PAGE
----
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A long route 90 near San Antonio, brake lights are starting to flash. Twenty-five kilometers away, Sam Mendoza is sipping coffee in the region’s “TransGuide” traffic management center,where 16 wall-mounted television monitors display scenes from some of the 109 video cameras peering at 100 kilometers of area highways. Suddenly, a beeping sound signals that traffic on Route 90 has slowed below 40 kilometers per hour, as sensed by some of the 1,700-odd magnetic-loop detectors embedded in the region’s roads.Mendoza seizes a computer mouse and zooms a highway-mounted camera toward the problem spot; soon his monitor reveals two bearded men in the breakdown lane struggling to fix a pickup truck’s flat tire.He quickly types a keyboard command, causing an arrow on an electronic sign hanging over the righthand
lane to flash from green to yellow. The light warns drivers about the flat-fixers, hopefully allowing them to avoid an accident or maybe find a different route.

At first blush, the system at Mendoza’s disposal sure looks like a smart way to fight traffic. That’s what the federal government thought a decade ago when it began funding “intelligent highways,” a snappy term for a laborious program of installing sensors, video cameras and programmable signs along the nation’s highways. Today, systems in place in San Antonio and 49 other urban areas are indeed providing speedier accident response. But the cost is mounting, with the total taxpayer tab topping $8.5 billion to date. And despite that investment, controllers can’t detect traffic beyond where the sensors are installed. Worse, they have limited ways of alerting drivers; typically it’s either via signs or by notifying the news media. And as any
driver knows, even a 10-minute delay until the news breaks on the radio often means it’s too late to avoid the snarl.

In short, it’s time to hit the brakes on Uncle Sam’s approach to traffic management. Instead of a massive and costly new physical infrastructure that takes a couple decades to roll out, it turns out the road to truly intelligent highways is leading to cars themselves-or more precisely, to the wireless gadgets inside them. Tens of millions of vehicles are now loaded with cell phones, electronic toll-paying tags, onboard computers, two-way pagers and Global Positioning System receivers; all promise to play a role in a new era of wireless traffic management. That’s because, as millions of drivers gab on their mobile phones, the radio signals from those devices can double as handy traffic and speed sensors. Meanwhile, devices ranging from the lowly pager to luxury navigation systems are beginning to provide ways for drivers to get real-time traffic information,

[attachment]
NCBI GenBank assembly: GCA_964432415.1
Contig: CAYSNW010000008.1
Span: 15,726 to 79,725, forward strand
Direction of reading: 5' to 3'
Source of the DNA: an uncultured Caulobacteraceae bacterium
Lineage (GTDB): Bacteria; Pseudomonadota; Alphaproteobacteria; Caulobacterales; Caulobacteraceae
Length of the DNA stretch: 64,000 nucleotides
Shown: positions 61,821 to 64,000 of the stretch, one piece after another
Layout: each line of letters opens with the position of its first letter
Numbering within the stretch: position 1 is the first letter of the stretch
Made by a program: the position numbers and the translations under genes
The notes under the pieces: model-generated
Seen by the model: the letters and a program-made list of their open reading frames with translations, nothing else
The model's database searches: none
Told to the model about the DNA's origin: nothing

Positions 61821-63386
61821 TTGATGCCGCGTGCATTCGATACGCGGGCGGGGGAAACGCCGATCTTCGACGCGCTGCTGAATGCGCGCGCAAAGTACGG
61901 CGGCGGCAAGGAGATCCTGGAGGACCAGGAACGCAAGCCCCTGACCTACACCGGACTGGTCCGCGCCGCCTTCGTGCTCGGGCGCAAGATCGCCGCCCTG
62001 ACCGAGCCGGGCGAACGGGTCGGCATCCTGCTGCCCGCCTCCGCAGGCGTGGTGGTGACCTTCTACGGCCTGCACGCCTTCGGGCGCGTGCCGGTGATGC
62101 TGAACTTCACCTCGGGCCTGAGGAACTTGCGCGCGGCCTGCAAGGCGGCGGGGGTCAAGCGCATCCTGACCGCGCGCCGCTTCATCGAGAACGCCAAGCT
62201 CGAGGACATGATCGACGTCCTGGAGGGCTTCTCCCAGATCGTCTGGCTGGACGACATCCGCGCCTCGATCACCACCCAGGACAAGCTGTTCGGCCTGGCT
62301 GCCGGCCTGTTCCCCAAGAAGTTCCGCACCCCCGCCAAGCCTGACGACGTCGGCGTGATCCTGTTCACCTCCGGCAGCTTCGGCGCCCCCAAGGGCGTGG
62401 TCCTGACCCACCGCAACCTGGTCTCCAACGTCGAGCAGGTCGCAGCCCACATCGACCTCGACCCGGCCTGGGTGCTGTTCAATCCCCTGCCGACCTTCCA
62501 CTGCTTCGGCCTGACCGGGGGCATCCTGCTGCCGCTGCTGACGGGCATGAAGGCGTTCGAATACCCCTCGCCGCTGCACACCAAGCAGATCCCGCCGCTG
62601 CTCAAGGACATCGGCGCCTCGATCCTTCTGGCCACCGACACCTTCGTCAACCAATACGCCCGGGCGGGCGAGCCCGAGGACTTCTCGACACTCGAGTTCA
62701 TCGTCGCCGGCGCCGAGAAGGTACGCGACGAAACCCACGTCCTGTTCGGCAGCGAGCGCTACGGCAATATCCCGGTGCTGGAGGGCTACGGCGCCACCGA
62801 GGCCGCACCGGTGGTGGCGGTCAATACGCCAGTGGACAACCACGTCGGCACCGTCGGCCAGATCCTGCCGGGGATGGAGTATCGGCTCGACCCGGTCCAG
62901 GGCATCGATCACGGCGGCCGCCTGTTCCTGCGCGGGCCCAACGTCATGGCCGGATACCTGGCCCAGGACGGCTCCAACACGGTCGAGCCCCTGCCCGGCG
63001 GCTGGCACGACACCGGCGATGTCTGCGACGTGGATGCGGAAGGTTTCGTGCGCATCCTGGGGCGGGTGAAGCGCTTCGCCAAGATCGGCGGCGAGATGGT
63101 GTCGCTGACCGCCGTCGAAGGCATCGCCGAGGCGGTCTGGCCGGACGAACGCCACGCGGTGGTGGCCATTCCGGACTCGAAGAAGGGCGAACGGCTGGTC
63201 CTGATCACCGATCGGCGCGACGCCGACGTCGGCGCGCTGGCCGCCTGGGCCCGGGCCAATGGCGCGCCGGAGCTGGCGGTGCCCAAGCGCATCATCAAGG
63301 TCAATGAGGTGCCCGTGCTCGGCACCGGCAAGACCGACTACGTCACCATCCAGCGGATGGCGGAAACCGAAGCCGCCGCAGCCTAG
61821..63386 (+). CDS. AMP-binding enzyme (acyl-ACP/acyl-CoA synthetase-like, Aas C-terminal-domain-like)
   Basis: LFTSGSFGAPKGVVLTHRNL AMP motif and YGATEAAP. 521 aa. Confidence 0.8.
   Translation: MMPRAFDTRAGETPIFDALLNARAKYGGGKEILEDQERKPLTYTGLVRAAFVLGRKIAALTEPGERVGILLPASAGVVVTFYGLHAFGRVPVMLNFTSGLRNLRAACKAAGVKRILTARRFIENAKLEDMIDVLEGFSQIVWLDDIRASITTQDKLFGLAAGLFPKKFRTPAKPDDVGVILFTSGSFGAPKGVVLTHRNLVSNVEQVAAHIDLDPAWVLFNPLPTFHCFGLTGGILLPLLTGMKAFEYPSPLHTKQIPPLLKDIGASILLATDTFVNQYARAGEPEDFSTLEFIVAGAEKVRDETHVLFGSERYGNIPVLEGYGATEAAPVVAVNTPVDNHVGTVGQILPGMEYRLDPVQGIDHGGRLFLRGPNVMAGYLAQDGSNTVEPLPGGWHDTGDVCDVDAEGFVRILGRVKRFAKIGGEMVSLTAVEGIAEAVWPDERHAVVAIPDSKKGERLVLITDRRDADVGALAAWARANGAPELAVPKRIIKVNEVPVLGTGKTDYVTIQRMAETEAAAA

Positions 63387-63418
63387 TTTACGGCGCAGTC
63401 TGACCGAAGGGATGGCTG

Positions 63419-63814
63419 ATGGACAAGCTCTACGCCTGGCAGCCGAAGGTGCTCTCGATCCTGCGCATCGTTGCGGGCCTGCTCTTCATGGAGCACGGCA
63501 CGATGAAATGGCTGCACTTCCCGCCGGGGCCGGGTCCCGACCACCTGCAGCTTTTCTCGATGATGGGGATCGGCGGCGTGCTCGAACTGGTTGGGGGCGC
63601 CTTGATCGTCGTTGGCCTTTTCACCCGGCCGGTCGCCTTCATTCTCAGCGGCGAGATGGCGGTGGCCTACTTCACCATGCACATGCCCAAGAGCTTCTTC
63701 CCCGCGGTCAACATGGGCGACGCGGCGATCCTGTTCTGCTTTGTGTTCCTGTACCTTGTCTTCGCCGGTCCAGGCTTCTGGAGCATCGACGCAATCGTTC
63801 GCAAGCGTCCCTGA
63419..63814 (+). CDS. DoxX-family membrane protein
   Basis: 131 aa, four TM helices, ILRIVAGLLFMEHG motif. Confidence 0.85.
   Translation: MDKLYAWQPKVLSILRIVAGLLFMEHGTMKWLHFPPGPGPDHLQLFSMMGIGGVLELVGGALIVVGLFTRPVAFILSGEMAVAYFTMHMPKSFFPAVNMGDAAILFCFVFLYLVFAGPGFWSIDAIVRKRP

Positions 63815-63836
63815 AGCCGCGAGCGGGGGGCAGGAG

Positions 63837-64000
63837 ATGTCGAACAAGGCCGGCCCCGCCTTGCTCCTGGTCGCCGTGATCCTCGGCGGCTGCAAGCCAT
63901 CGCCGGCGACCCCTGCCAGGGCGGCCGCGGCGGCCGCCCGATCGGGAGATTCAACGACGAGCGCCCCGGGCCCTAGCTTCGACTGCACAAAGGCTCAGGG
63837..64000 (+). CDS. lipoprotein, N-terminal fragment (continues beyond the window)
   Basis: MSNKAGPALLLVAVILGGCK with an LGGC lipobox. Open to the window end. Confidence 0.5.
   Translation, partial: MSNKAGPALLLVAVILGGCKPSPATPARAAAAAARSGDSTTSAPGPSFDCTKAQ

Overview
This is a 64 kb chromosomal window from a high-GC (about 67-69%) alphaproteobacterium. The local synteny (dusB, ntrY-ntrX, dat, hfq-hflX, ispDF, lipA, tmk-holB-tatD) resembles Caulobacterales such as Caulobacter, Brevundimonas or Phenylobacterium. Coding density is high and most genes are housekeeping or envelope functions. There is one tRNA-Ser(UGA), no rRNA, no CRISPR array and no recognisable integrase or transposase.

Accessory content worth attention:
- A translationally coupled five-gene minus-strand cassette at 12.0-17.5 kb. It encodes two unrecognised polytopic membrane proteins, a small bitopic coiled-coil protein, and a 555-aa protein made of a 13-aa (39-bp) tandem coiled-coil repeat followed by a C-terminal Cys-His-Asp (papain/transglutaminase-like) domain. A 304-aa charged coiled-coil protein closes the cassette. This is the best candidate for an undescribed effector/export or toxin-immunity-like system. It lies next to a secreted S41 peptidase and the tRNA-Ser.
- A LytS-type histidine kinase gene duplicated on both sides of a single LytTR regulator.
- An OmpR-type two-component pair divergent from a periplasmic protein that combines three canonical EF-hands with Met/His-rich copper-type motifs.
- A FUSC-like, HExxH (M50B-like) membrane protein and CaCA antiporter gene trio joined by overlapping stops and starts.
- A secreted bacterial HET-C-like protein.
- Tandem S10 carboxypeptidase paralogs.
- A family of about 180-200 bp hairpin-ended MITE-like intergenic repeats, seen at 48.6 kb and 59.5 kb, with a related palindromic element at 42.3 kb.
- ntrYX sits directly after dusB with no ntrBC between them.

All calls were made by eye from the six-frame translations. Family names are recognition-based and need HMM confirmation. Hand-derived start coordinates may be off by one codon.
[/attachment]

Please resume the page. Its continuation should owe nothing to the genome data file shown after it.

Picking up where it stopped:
customized for their routes. Even better: for-profit wireless companies seem willing to pick up part of the tab.

Plenty of curves and obstacles lurk along this new wireless superhighway. The technology needs refinement, business models remain unproven and drivers will want assurances their privacy won’t be invaded by new highway listening posts. But the promise is hard to deny. Around the country, from the crowded Washington Beltway to the San Francisco Bay, incipient tests of wireless traffic sensing are already hinting that these
new technologies can augment-and even eclipse-the original federal program, and do it in a matter of years, not decades. “With wireless technology, we don’t have to wait for the government to install loop detectors,” asserts Kenneth Orski, president of Urban Mobility, a Washington, DC-based transportation consulting firm. “Private enterprise can set up cellular networks faster and cheaper and extend intelligent highway capabilities to virtually every highway in the nation.”


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